Lena Diab, Patricia Arab, Labi Kousoulis and Joachim Stroink, on MLA Vacations

Since CBC Television seems hell bent on interviewing candidates from Halifax (12 so far) instead of canvassing the entire province, we thought we’d get into the game too.

Lately, Manning MacDonald has started to appear with local Liberals at various events, so we asked 4 Halifax Liberal candidates the same question on Twitter: “Do you think Manning MacDonald should have been allowed to take his vacation during the Legislature spring session?”

We have written about Stephen McNeil’s puzzling approval of Manning MacDonald’s multiple vacations while the Legislature was in session before, here and here. This past spring, he took nearly the entire session off, with his leader’s permission.

It seems fair to ask aspiring Liberal candidates what they think. Would they expect to be able to leave their seat vacant to take a jaunt down to Florida? Or would they understand their responsibility is to represent the public in the House of Assembly? So we asked them.

The Question: Do you think Manning MacDonald should have been allowed to take his vacation during the Legislature spring session?

If any of the candidates would like to change their answer, they are welcome to write in.

Lena Diab: No comment.
Patricia Arab: No comment.
Labi Kousoulis: “I only argue with my peers.”
Joachim Stroink: No comment. (Although he did retweet Kousoulis’ answer, retweets are not necessarily endorsements)

Lena-Diab

Missing: Stephen McNeil’s media scrums

The Chronicle Herald did a great job of previewing their Saturday edition last week, sending out Tweets suggesting Ralph Surette’s column would be incredibly controversial for the NDP. Liberal MLAs spread word of the upcoming column with glee. The problem? Surette’s column was much harder on the Liberals. To make matters worse, Marilla Stephenson added a column that also tore a strip off the Liberals. Come Saturday morning, Liberals were very quiet indeed.

Stephenson: The Liberals have a lot of work to do yet to strengthen [McNeil’s] image, which may be why they have been hiding him…saving him for the campaign, are they? After calling for the NDP to deliver a fiscal update in advance of an election campaign, where was McNeil when the NDP delivered the update Monday morning? Ummm, busy elsewhere, apparently. Grit handlers asked reporters to visit the Liberal headquarters later in the afternoon if they wanted an interview, or to phone in later.

Marilla is right: McNeil and his Liberals have been hiding from reporters and scrums. For months. It started in the spring at Province House, when McNeil’s handlers started whisking away select journalists for “private scrums” in the basement of the Leg.  And it continued.  In fact, the only public scrum McNeil has done since the end of the Session, that we are away of, is when he had no choice but to be there: when Deputy Premier Corbett summoned MLAs to the legislature to pass all-party support for and Bill to avoid a paramedic strike.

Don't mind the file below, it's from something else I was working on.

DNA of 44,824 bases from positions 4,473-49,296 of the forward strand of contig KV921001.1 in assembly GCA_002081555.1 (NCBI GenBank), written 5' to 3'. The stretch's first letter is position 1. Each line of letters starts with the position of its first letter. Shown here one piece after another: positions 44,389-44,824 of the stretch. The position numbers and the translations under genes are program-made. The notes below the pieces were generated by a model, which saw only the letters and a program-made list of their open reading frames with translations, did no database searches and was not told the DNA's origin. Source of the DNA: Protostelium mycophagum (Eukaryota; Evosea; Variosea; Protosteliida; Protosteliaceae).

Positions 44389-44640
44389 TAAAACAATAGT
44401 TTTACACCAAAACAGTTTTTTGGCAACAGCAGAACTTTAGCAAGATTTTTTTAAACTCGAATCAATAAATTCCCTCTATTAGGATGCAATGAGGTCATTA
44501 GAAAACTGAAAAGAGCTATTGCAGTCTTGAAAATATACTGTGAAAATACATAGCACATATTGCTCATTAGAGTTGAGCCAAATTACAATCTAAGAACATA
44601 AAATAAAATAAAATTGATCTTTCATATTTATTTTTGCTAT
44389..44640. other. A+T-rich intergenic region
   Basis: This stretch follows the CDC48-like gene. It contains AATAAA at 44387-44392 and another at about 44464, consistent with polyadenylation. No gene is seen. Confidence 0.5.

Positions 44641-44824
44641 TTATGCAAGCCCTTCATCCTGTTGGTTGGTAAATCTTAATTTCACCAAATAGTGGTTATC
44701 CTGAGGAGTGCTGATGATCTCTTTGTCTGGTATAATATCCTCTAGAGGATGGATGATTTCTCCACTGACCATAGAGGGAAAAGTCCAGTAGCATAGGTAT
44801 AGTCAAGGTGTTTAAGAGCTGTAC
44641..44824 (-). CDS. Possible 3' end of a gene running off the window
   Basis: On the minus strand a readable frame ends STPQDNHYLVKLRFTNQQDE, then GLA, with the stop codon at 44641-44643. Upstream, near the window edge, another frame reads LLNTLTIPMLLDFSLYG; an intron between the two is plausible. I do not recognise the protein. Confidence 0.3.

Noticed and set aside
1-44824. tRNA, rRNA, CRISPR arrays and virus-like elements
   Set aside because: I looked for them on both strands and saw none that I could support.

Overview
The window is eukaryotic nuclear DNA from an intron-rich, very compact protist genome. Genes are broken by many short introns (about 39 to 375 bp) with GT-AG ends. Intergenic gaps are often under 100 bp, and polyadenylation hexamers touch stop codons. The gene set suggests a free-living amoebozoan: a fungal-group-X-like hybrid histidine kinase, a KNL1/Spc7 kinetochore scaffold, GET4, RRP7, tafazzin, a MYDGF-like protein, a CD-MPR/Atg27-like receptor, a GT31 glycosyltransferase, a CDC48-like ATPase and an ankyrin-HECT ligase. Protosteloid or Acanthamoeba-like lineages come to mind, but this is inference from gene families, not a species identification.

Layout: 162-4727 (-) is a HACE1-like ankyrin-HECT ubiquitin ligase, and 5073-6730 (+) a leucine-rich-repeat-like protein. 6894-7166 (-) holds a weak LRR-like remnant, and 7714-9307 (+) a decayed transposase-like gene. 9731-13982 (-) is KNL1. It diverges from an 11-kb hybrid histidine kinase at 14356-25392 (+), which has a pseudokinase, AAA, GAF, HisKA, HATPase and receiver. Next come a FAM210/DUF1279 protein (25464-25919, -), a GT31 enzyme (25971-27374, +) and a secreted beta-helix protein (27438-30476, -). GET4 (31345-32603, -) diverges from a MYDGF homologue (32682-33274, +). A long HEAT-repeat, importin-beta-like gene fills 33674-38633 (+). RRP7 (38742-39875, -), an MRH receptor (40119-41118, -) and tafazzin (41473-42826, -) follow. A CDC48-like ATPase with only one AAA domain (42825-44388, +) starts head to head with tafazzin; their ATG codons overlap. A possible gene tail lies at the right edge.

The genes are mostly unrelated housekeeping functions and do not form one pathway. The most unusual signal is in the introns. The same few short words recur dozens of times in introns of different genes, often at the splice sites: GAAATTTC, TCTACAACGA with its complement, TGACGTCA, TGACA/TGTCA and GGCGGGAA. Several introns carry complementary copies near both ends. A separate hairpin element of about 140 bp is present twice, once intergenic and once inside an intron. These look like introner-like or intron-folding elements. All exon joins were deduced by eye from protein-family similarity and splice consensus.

More importantly, Marilla’s column raises an interesting question for journalists. How long will they allow Stephen McNeil to dictate where he is interviewed, and by who? Which reporter will stand up to the protective Liberal communications staff and say “No. We are interviewing him right here.” After all, Jamie Baillie gets scrummed and Premier Dexter has no choice but to be scrummed.

Ralph Surette, who, as Tory Rob Batherson pointed out, has proclaimed himself to be the “father-confessor” of New Democrats on the party’s left, would obviously prefer Maureen MacDonald to be Premier than Darrell Dexter.

But in his column too, he found Stephen McNeil lacking.

Surette: Here’s the big problem with the opposition. They have been virtually invisible…the Liberals are obviously hoping that an election will occur before the needle of public attention turns to them and exposes their limitations. Yet it would be unwise to elect them, especially to a majority, based on what we’ve seen so far.

If the public catches on to the columnists’ criticism, will McNeil and the Liberals have to begin to answer questions on their policies? Not unless the journalists demand it. A journalist’s job is to hold the government of the day to account. Fair enough.

But during an election campaign, the hard look at Stephen McNeil should begin.

Labi Kousoulis and Joachim Stroink explain the Liberal jobs plan

While the Liberal Leader has been in hiding this summer, inviting media to his Caucus office for interviews instead of taking part in public media scrums, a few of his Halifax candidates have been less closed-lipped.

The NDP repayable loan to a world-class Cape Breton golf course? Liberal staff criticized it. Liberal MLAs would not comment on it. The Liberal Leader was not available for reaction. But the Liberal candidate for Inverness? Eventually, he admitted he liked the jobs created.

And as CBC interviews candidates in Halifax from the three political parties (the Mother Corp interviewing some candidates on the rest of the Mainland or the Island, or even Dartmouth, would be appreciated) you can begin to piece together some policy planks of the Liberal platform.

Labi Kousoulis, running in Halifax Citadel, wants to get the economy going. How will he do it? He would not invest in the Port Hawkesbury Mill. He would invest in Nova Scotia companies. Which ones? He doesn’t say. What would the newly unemployed Port Hawkesbury Paper workers do? He doesn’t say. He does say that the Liberal Party is consistently the only party to offer solutions to problems. Which is news to Nova Scotians – since Liberals have not publicly offered any solutions.